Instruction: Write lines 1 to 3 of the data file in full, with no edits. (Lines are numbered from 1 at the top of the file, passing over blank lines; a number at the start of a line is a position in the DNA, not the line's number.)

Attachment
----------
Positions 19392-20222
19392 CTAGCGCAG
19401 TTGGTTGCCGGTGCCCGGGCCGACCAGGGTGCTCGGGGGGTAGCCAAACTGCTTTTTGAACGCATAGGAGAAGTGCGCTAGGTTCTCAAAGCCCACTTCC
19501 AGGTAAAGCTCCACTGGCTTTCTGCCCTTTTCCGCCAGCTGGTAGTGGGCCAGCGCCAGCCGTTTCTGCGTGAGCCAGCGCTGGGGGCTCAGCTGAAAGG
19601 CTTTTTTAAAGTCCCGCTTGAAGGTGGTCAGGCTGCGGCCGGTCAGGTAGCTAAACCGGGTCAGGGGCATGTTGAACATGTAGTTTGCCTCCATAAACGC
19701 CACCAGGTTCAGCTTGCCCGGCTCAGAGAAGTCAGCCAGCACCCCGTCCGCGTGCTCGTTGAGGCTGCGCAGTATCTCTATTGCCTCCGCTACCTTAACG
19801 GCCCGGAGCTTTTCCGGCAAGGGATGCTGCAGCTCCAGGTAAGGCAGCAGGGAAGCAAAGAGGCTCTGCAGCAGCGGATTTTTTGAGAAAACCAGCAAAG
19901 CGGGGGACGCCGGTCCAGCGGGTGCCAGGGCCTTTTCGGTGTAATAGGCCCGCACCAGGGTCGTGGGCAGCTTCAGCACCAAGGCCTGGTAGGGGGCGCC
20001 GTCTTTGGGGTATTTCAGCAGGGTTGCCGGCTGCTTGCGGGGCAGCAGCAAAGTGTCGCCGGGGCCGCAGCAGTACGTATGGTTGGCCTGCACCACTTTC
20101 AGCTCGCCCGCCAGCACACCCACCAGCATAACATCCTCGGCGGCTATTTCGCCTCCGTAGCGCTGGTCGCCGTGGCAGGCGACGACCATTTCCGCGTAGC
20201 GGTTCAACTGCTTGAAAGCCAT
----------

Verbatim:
Positions 19392-20222
19392 CTAGCGCAG
19401 TTGGTTGCCGGTGCCCGGGCCGACCAGGGTGCTCGGGGGGTAGCCAAACTGCTTTTTGAACGCATAGGAGAAGTGCGCTAGGTTCTCAAAGCCCACTTCC